Thursday we toured the medieval city of Carcassone. A nice morning of exploration in the 19th-century recreation of the medieval city. Like most places, it would have been better without so many tourists…


From Carcassone, we headed to Mazamet for the Cathar Museum, which wasn’t open. Turns out, it was a national holiday in France: Ascension Day. We only found three restaurants and one café open. We opted for lunch at Le Grand Balcon. When I ordered the French onion soup with a salad, the waiter kindly explained to me that the portions were huge, so I should order one and have dessert later. I chose the French onion soup, and it was, indeed, huge. The crème brulee for dessert was certainly worth giving up the salad.


Thwarted in our attempt to see the Cathar Museum, we continued on to Albi and the Toulouse-Lautrac Museum and the Cathedral.



Albi is definitely on our list of places to revisit, and I’ll let the pictures speak for themselves.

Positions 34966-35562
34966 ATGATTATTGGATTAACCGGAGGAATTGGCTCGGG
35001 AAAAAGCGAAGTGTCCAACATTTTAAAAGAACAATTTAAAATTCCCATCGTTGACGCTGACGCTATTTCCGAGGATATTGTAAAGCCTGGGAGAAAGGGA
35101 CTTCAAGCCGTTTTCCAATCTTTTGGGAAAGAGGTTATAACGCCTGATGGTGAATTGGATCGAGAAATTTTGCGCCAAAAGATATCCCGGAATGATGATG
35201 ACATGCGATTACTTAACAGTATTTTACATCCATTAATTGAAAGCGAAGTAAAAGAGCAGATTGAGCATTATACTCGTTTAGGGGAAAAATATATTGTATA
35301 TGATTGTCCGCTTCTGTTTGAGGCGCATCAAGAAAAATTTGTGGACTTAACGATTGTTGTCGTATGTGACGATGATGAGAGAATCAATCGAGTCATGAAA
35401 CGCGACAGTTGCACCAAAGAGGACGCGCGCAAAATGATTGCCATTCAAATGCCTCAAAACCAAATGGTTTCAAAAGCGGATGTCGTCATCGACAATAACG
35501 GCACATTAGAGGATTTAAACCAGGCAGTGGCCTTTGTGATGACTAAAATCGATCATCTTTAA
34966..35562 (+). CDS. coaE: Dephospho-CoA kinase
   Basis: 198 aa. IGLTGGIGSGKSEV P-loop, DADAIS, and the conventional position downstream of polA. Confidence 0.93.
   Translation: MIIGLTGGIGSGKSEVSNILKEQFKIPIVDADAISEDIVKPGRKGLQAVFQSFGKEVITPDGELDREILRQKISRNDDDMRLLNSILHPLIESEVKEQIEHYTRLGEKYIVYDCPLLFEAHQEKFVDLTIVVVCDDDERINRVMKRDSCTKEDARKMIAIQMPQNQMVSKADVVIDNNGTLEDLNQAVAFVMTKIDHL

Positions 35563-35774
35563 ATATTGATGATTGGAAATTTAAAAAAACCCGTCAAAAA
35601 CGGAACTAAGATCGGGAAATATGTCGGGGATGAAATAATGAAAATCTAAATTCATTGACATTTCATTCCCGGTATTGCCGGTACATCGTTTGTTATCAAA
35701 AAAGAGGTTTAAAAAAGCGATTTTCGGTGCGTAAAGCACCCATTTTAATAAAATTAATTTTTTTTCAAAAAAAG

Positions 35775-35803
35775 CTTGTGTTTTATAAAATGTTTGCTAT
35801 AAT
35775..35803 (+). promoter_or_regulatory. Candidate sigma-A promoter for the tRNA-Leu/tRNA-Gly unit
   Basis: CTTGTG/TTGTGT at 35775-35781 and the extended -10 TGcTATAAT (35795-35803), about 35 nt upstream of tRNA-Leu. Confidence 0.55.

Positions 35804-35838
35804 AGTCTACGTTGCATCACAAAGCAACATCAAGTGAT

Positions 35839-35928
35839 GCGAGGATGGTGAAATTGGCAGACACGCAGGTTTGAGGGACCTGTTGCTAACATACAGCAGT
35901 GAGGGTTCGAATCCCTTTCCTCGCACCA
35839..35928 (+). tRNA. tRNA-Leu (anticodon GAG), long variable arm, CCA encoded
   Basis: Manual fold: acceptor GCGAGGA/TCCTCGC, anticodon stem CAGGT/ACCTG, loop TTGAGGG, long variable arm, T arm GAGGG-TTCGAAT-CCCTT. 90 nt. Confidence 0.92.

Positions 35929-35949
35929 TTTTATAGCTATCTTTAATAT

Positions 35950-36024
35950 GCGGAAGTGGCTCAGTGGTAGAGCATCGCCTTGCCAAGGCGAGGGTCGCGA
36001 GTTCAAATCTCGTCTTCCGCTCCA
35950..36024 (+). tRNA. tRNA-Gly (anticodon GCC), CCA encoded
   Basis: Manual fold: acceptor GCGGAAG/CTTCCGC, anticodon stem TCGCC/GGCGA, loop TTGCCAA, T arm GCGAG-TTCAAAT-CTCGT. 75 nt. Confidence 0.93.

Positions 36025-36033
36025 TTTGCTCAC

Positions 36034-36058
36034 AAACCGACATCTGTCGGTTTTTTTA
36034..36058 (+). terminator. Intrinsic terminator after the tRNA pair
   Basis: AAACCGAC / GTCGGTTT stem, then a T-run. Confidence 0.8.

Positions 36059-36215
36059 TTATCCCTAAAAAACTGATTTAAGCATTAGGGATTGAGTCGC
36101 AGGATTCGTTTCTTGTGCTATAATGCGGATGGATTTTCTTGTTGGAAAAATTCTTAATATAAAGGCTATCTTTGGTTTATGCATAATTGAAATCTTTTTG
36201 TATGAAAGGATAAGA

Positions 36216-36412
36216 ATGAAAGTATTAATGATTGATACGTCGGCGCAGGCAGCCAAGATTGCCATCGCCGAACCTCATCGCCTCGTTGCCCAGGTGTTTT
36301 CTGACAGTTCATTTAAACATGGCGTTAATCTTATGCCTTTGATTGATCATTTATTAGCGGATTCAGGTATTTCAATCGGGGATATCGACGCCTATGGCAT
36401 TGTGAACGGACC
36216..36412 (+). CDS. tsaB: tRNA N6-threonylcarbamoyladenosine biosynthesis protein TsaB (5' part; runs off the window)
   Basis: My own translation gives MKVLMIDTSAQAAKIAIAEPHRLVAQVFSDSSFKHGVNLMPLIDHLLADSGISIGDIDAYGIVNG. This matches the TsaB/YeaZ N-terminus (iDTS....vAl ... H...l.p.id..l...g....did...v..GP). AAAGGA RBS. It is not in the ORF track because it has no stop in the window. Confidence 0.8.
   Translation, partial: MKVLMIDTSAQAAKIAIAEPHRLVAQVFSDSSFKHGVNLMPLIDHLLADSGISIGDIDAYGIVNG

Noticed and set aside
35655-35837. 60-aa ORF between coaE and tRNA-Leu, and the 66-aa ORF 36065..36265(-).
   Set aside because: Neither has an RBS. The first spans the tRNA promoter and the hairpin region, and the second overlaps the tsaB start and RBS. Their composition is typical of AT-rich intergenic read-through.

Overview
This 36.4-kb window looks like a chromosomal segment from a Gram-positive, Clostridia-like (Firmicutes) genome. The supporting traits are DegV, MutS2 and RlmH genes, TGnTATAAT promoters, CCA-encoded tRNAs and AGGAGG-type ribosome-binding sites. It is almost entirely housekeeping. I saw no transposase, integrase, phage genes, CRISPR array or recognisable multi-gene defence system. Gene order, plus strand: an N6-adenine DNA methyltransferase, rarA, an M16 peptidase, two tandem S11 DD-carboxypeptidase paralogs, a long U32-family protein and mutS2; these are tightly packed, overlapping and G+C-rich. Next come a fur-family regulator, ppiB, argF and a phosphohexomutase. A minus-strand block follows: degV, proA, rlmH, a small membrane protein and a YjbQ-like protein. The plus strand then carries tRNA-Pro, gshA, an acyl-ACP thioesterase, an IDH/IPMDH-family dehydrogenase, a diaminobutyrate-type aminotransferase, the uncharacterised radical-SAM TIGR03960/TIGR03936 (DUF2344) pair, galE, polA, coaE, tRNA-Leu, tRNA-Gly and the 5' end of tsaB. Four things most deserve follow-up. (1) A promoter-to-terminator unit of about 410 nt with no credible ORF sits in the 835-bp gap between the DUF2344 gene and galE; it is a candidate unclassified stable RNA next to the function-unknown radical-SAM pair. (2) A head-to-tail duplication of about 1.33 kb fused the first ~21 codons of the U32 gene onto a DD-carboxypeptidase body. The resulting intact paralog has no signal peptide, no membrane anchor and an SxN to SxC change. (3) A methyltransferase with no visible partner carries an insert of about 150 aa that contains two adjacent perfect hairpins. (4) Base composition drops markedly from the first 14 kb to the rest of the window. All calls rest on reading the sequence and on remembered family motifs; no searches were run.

Then, on to Andorra…

a taste of Barcelona

a taste of Barcelona

Our Great Driving Adventure began with a crazy good deal on a car rental: around 100 Euros for 2 weeks!

So we started off for Barcelona – a 5 ½ hour drive. Easy enough. A friend had warned us about tolls, but he didn’t really WARN us about tolls: 60 Euros worth between Alicante and Barcelona!

Sunday evening we met up with our friends and kept it simple by having dinner on the promenade across from the port. MASSIVE seafood platters, with at least one of everything, and at least two of most!

On Monday morning we gathered with the rest of the tourists at the Palau de la Musica Catalana for a bus tour to Montserrat, followed by a cava tour and tasting. The Palau de Musica was beautiful on the outside – we can’t wait to return and explore all that it has to offer inside:


Once we arrived at Montserrat, we explored the grounds, then divided up. I opted to explore the museum, while they rode the funicular to the top for the views.